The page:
The next puzzler:
oil companies are spending more money buying back their own stock then they are on investing in their ageing infrastructure
Slocum doesn't bother to explain why this matters. Perhaps he thinks it's self-evident, but I don't. If a company thought it could maximize it's profits by investing in infrastructure, they would do so, right? If they don't, then obviously they don't think their firm needs that investment. Now, who would I trust to make a better decision on that, the company's CEO or someone working for a public interest group? The CEO has a better incentive to use the business's funds wisely. They don't always, obviously, but what are the odds that outsiders with an ax to grind will, on average, do better? At any rate, Slocum comes dangerously close to suggesting the government ought to regulate such internal business decisions, a recipe for hamstringing the economy without benefiting anyone.

Now, get this one, which shows that Slocum should never--NEVER!--be your company's CEO.
The industry has plenty of incentive to intentionally keep refining markets tight. ExxonMobil’s new CEO told The Wall Street Journal that even though American fuel consumption will continue growing for the next decade, his company has no plans to build new refineries:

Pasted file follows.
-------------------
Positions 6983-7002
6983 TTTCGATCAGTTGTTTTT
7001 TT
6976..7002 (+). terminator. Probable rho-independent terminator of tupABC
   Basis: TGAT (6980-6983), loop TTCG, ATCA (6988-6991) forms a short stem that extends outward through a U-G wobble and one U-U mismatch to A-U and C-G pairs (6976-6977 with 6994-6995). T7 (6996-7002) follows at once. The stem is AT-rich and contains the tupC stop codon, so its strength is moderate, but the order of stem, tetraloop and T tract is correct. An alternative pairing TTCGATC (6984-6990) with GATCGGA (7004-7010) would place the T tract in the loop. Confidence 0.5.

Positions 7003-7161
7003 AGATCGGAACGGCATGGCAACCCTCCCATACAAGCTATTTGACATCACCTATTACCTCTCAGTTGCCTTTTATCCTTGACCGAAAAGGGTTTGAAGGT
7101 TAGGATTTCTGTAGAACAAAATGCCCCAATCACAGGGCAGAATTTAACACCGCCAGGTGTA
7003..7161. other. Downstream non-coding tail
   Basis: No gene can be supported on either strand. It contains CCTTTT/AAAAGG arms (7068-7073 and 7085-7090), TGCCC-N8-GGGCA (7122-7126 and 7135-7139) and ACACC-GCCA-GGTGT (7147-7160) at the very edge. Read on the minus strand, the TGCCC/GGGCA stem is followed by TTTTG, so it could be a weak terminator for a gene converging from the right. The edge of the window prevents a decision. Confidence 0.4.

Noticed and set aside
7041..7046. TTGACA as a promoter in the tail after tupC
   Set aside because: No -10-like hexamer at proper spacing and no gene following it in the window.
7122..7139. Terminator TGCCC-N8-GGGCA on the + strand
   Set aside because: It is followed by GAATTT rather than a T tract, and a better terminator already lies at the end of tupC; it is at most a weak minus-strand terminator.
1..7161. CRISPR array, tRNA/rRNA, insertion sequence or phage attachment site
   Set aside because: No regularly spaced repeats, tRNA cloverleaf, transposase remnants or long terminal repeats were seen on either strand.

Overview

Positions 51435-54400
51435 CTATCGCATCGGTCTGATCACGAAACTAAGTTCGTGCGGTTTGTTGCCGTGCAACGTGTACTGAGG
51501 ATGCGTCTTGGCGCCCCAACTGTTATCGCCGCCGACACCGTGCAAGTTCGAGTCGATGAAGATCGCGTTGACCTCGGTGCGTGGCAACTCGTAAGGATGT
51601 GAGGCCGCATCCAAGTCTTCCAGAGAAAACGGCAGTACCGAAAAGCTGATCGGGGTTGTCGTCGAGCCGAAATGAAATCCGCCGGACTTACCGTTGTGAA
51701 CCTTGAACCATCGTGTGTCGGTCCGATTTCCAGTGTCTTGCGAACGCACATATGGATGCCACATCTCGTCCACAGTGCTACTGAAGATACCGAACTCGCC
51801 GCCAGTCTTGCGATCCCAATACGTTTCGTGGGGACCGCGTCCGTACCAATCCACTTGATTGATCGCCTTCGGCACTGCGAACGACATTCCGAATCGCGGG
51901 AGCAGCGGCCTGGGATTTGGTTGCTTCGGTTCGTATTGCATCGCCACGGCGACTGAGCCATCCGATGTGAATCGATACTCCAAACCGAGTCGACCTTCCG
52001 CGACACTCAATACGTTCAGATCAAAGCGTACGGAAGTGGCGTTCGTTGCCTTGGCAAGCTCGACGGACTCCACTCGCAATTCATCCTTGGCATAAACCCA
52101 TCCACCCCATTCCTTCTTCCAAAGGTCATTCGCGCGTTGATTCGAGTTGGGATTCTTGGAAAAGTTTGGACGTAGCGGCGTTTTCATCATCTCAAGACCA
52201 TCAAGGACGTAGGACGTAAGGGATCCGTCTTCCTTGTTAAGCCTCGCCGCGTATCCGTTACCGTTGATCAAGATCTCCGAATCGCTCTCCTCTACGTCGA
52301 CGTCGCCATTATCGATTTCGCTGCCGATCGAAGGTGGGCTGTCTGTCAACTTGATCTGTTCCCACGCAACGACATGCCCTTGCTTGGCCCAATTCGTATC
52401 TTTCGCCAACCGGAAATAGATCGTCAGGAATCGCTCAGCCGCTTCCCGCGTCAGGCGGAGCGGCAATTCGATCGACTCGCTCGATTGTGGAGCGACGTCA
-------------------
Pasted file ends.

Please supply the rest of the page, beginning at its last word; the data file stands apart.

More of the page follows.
Exxon Mobil Corp. says it believes that, by 2030, hybrid gasoline-and-electric cars and light trucks will account for nearly 30% of new-vehicle sales in the U.S. and Canada. That surge is part of a broader shift toward fuel efficiency that Exxon thinks will cause fuel consumption by North American cars and light trucks to peak around 2020—and then start to fall. “For that reason, we wouldn’t build a grassroots refinery” in the U.S., Rex Tillerson, Exxon’s chairman and chief executive, said in a recent interview. Exxon has continued to expand the capacity of its existing refineries. But building a new refinery from scratch, Exxon believes, would be bad for long-term business.
Two points. First, there's the oft-repeated concern that "no new refineries are being built," often trotted out by asshat right-wingers who think high fuel prices are caused by environmentalists. Nice to see left and right come together on something /sarcasm]. But the companies are expanding their current refineries' capacity, because that's a whole hell of a lot more cost effective than building a new one.